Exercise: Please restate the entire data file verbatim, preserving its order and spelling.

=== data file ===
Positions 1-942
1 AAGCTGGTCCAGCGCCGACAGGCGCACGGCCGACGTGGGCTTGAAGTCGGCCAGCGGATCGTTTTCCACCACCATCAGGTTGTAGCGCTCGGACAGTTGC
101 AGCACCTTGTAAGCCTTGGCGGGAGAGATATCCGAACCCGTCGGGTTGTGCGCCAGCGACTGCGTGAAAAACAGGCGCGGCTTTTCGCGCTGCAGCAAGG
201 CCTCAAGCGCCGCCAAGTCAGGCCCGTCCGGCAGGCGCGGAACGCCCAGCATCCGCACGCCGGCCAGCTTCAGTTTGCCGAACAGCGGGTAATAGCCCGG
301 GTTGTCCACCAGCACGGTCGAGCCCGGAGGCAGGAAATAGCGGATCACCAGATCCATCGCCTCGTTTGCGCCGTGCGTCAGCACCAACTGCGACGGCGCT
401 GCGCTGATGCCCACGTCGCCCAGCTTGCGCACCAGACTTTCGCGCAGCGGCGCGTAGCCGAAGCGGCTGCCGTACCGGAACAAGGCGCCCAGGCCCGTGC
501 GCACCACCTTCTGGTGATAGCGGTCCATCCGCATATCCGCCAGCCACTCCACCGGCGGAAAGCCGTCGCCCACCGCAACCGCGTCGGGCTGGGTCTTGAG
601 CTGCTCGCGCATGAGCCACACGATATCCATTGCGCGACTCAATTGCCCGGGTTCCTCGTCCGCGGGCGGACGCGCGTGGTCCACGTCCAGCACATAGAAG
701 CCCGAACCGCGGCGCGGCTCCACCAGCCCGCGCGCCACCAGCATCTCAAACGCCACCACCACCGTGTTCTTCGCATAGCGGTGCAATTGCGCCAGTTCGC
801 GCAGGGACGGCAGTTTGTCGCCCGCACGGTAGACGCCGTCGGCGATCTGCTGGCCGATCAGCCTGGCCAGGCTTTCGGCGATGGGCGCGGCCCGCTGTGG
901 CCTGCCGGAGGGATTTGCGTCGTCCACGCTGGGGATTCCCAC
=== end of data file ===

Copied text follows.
Positions 1-942
1 AAGCTGGTCCAGCGCCGACAGGCGCACGGCCGACGTGGGCTTGAAGTCGGCCAGCGGATCGTTTTCCACCACCATCAGGTTGTAGCGCTCGGACAGTTGC
101 AGCACCTTGTAAGCCTTGGCGGGAGAGATATCCGAACCCGTCGGGTTGTGCGCCAGCGACTGCGTGAAAAACAGGCGCGGCTTTTCGCGCTGCAGCAAGG
201 CCTCAAGCGCCGCCAAGTCAGGCCCGTCCGGCAGGCGCGGAACGCCCAGCATCCGCACGCCGGCCAGCTTCAGTTTGCCGAACAGCGGGTAATAGCCCGG
301 GTTGTCCACCAGCACGGTCGAGCCCGGAGGCAGGAAATAGCGGATCACCAGATCCATCGCCTCGTTTGCGCCGTGCGTCAGCACCAACTGCGACGGCGCT
401 GCGCTGATGCCCACGTCGCCCAGCTTGCGCACCAGACTTTCGCGCAGCGGCGCGTAGCCGAAGCGGCTGCCGTACCGGAACAAGGCGCCCAGGCCCGTGC
501 GCACCACCTTCTGGTGATAGCGGTCCATCCGCATATCCGCCAGCCACTCCACCGGCGGAAAGCCGTCGCCCACCGCAACCGCGTCGGGCTGGGTCTTGAG
601 CTGCTCGCGCATGAGCCACACGATATCCATTGCGCGACTCAATTGCCCGGGTTCCTCGTCCGCGGGCGGACGCGCGTGGTCCACGTCCAGCACATAGAAG
701 CCCGAACCGCGGCGCGGCTCCACCAGCCCGCGCGCCACCAGCATCTCAAACGCCACCACCACCGTGTTCTTCGCATAGCGGTGCAATTGCGCCAGTTCGC
801 GCAGGGACGGCAGTTTGTCGCCCGCACGGTAGACGCCGTCGGCGATCTGCTGGCCGATCAGCCTGGCCAGGCTTTCGGCGATGGGCGCGGCCCGCTGTGG
901 CCTGCCGGAGGGATTTGCGTCGTCCACGCTGGGGATTCCCAC